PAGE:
To start, a lawyer can’t listen to your problem and try to offer advice if they literally cannot hear you. Your issue is important to them. They want to help. They need to understand the issues and consider what you are saying carefully. This cannot be done if they can’t hear you.
All too often, clients will call from a cell phone while on speaker, on a bus, with excessive background noise, under unrealistic time pressures, or other distractions that make it impossible for the lawyer to properly listen to the complicated issues the client is trying to express.
Find a quiet room, ideally a land line, and put aside 15-20 minutes to have a conversation without interruption so that the lawyer can listen carefully and work towards solving the problem. Imagine you are going to visit your doctor. We will give you our undivided attention; we only ask the same and the ability to do so.
Secondly, collect your thoughts if you can.
Legal issues are complicated. Fortunately, lawyers are highly effective in identifying and solving them. Getting there is a lot easier if the client can first identify a short summary of what has happened to date, and what outcome they would like to see. If it helps, take a moment and answer these three simple questions on a piece of paper, in one sentence or less to each answer:
- What happened?
- Why are you calling a lawyer?
- What do you want to happen?
For example, if a person is charged with a criminal offence, the ideally prepared client would call and say
“Hi, my name is Colten and I was charged with having cocaine in a car the other day. I am hoping you can help me understand where to go from here and how to try and fight these charges.”
Or, in a family law context:
“Hello. My name is Morgan. I am thinking of getting a divorce from my spouse. We have three kids so I am concerned about how all this goes down without affecting the children too much. I am also on a limited budget.”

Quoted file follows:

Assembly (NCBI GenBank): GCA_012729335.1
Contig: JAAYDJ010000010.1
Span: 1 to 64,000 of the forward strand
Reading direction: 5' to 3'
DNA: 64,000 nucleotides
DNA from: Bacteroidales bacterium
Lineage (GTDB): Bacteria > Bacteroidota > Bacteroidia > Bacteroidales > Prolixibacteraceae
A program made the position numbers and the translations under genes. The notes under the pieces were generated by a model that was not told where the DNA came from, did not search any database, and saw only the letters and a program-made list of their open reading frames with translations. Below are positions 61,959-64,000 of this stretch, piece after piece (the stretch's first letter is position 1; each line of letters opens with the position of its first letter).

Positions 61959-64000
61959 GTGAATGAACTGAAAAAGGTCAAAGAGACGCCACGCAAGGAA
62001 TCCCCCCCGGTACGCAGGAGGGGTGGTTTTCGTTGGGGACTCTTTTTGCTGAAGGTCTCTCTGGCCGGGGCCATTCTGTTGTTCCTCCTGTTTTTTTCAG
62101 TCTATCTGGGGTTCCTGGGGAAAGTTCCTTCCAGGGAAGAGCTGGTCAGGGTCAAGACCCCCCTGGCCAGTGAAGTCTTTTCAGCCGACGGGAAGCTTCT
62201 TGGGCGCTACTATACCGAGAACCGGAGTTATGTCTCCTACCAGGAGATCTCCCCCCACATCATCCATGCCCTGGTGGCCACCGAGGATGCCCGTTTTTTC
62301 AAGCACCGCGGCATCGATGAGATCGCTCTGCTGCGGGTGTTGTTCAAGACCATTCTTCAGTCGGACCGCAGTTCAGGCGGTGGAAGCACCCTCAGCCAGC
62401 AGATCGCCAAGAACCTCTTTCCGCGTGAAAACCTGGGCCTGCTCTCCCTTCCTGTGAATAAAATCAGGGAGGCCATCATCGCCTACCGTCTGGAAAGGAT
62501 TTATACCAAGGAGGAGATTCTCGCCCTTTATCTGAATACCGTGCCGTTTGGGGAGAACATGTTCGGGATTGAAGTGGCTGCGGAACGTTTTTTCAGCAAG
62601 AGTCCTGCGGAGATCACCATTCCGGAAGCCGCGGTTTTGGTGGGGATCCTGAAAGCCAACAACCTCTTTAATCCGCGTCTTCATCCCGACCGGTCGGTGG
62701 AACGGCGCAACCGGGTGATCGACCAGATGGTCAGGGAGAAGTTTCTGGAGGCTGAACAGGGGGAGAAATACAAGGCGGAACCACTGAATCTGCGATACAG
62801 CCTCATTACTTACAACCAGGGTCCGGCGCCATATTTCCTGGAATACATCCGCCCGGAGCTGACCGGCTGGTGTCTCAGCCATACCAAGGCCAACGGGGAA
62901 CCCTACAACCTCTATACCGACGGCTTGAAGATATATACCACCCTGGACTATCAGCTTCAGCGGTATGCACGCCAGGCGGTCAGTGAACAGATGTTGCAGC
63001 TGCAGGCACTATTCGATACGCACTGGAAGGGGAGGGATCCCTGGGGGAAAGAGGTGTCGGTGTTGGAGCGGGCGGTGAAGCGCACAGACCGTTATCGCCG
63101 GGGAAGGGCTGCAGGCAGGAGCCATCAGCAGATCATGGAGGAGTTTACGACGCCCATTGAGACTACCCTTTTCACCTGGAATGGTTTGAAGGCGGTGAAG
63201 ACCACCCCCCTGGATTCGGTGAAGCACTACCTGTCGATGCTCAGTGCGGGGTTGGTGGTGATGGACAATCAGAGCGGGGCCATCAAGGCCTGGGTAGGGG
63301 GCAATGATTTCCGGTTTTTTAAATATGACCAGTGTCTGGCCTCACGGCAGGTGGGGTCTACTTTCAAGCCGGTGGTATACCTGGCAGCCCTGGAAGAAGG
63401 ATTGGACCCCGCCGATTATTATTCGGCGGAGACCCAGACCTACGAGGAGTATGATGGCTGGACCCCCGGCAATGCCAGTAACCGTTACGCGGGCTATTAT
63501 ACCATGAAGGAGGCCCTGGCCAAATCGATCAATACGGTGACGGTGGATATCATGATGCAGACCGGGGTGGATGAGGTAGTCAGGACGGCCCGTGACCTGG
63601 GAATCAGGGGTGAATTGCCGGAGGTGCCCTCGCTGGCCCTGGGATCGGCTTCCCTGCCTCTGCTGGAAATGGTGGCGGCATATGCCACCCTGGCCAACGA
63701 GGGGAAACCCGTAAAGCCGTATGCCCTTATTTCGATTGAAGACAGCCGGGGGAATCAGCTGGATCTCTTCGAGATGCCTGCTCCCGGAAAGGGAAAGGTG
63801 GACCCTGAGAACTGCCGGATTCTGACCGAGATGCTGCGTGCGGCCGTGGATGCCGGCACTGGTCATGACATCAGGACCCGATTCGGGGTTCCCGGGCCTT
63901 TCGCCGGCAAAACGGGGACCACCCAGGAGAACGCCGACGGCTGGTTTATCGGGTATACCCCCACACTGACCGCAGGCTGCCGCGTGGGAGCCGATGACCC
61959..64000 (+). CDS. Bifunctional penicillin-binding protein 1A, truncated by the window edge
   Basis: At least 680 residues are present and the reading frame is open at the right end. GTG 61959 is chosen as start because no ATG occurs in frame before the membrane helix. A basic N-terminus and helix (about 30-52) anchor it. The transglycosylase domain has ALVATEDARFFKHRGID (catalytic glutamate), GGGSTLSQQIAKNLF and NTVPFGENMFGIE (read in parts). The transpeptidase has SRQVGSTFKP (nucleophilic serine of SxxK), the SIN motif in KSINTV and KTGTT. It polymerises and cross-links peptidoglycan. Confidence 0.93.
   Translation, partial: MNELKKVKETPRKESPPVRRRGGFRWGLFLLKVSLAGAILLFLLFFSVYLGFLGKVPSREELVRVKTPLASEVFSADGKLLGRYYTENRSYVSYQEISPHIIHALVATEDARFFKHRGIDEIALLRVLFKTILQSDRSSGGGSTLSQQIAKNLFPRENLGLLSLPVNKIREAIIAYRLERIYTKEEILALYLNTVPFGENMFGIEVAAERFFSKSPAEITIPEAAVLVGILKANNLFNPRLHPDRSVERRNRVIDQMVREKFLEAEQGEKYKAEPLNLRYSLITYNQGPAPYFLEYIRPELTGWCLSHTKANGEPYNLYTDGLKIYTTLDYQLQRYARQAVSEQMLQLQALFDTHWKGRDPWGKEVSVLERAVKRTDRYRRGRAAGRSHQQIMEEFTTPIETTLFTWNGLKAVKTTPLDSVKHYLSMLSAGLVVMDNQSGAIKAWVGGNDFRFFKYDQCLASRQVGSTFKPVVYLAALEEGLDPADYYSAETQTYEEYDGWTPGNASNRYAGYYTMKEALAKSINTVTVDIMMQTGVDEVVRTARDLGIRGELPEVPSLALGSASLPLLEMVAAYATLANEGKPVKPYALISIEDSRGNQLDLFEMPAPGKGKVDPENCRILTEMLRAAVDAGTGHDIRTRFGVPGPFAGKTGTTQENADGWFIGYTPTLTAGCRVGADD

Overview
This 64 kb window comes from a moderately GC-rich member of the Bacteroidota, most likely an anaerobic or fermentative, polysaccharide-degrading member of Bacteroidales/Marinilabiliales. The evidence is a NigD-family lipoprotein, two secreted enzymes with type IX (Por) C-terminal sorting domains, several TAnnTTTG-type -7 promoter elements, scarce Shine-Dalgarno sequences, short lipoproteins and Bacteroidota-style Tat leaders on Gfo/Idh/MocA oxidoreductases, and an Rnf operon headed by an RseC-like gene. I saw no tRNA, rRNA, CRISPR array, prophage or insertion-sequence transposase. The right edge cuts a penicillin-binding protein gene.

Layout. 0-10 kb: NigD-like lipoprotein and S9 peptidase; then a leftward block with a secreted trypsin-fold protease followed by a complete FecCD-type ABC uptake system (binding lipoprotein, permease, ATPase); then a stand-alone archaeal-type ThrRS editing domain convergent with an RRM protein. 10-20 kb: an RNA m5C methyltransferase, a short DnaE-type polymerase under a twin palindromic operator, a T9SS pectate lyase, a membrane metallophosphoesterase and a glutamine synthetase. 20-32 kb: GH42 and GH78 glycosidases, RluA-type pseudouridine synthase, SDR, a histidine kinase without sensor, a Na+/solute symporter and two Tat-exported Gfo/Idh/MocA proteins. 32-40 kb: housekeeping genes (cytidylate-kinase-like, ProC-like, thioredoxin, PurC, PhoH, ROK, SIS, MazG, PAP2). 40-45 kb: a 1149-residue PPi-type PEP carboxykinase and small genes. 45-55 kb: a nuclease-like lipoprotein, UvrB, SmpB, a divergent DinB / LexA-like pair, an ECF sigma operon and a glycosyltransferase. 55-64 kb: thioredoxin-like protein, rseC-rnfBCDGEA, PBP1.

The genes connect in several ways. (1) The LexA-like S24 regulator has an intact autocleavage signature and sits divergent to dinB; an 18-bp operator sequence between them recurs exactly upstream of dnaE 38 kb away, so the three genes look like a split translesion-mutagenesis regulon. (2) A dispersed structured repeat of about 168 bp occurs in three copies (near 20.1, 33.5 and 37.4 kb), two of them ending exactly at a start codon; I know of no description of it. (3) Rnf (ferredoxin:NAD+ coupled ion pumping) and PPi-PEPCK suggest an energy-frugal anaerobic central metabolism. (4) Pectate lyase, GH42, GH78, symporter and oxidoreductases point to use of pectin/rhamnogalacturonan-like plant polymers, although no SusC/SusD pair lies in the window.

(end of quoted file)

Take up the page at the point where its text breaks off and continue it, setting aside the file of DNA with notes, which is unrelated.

These simple starting sentences allows the lawyer to quickly spot what the issue is and start asking relevant questions. Which brings me to the next part of this article: let the lawyer lead the conversation.
Let the lawyer lead the conversation and ask the questions
By calling a lawyer, you are already wisely recognizing that you need professional help.
Let that lawyer help you, let them ask the questions, and let them determine what information is immediately important. Chances are, what you think is important right now, isn’t – and what you think doesn’t matter, matters a lot.
At some point, everything is important in your case. However, before the lawyer can get you to the final destination, they need to look at the map of where you need to go. At the start of the conversation, let the lawyer lead the questions and conversation.
Just like a hospital, lawyers need to understand some basic stuff first. For me, as a criminal lawyer, I need to know things like:
- When were you charged?
- What are you charged with?
- When is your next court date?
- Do you know what disclosure is and do you have it yet?
- Are you on bail or released from the station?
- Do you need a variation of those conditions?
- Is this a domestic violence allegation?
- Have you been charged before?
- Are you under 18 years old?
- Do you have a criminal record?
- Are you intending to hire a lawyer through Legal Aid or privately?
There are many questions like this that the lawyer needs to understand before they can do anything.